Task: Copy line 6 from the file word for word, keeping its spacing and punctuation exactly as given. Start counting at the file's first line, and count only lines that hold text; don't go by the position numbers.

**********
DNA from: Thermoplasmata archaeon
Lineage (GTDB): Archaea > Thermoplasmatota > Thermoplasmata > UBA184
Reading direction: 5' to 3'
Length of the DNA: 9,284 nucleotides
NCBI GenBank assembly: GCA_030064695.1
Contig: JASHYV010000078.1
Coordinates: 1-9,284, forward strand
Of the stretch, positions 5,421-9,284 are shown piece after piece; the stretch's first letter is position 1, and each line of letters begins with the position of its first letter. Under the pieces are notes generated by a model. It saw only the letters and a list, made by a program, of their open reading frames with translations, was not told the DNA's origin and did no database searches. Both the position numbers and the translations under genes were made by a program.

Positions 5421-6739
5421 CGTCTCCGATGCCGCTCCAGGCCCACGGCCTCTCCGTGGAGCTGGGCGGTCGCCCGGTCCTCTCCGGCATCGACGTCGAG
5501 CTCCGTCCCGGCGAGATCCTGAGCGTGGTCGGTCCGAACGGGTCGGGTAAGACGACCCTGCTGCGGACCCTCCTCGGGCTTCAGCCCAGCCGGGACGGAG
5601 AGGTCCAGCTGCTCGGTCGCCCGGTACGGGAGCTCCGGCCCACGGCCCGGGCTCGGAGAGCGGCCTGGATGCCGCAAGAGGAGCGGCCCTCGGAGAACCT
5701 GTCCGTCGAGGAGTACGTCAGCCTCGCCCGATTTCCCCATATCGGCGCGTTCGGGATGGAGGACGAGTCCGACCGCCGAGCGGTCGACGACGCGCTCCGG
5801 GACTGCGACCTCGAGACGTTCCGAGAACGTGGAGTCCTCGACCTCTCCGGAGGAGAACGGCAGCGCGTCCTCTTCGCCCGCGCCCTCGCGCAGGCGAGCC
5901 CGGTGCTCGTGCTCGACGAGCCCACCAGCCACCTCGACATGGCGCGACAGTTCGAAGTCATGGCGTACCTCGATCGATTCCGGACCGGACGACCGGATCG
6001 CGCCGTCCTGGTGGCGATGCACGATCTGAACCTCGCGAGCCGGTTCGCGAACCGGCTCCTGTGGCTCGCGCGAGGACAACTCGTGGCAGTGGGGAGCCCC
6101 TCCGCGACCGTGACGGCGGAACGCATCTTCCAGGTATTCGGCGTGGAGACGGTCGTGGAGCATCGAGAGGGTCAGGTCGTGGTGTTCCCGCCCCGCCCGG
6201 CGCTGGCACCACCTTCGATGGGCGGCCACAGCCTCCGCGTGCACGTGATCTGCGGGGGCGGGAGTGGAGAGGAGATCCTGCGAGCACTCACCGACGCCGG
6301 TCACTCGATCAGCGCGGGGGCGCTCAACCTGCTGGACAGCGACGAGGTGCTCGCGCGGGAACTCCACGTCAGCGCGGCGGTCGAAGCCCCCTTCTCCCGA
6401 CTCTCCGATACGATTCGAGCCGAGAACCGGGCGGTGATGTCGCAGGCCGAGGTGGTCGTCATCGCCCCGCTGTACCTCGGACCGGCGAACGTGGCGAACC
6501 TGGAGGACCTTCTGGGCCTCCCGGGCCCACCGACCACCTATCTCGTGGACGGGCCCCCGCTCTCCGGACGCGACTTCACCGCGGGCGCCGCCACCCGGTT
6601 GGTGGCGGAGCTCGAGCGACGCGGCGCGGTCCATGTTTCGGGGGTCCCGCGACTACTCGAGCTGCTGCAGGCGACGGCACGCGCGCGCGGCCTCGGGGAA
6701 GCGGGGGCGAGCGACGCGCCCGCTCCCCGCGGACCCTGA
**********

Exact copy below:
Contig: JASHYV010000078.1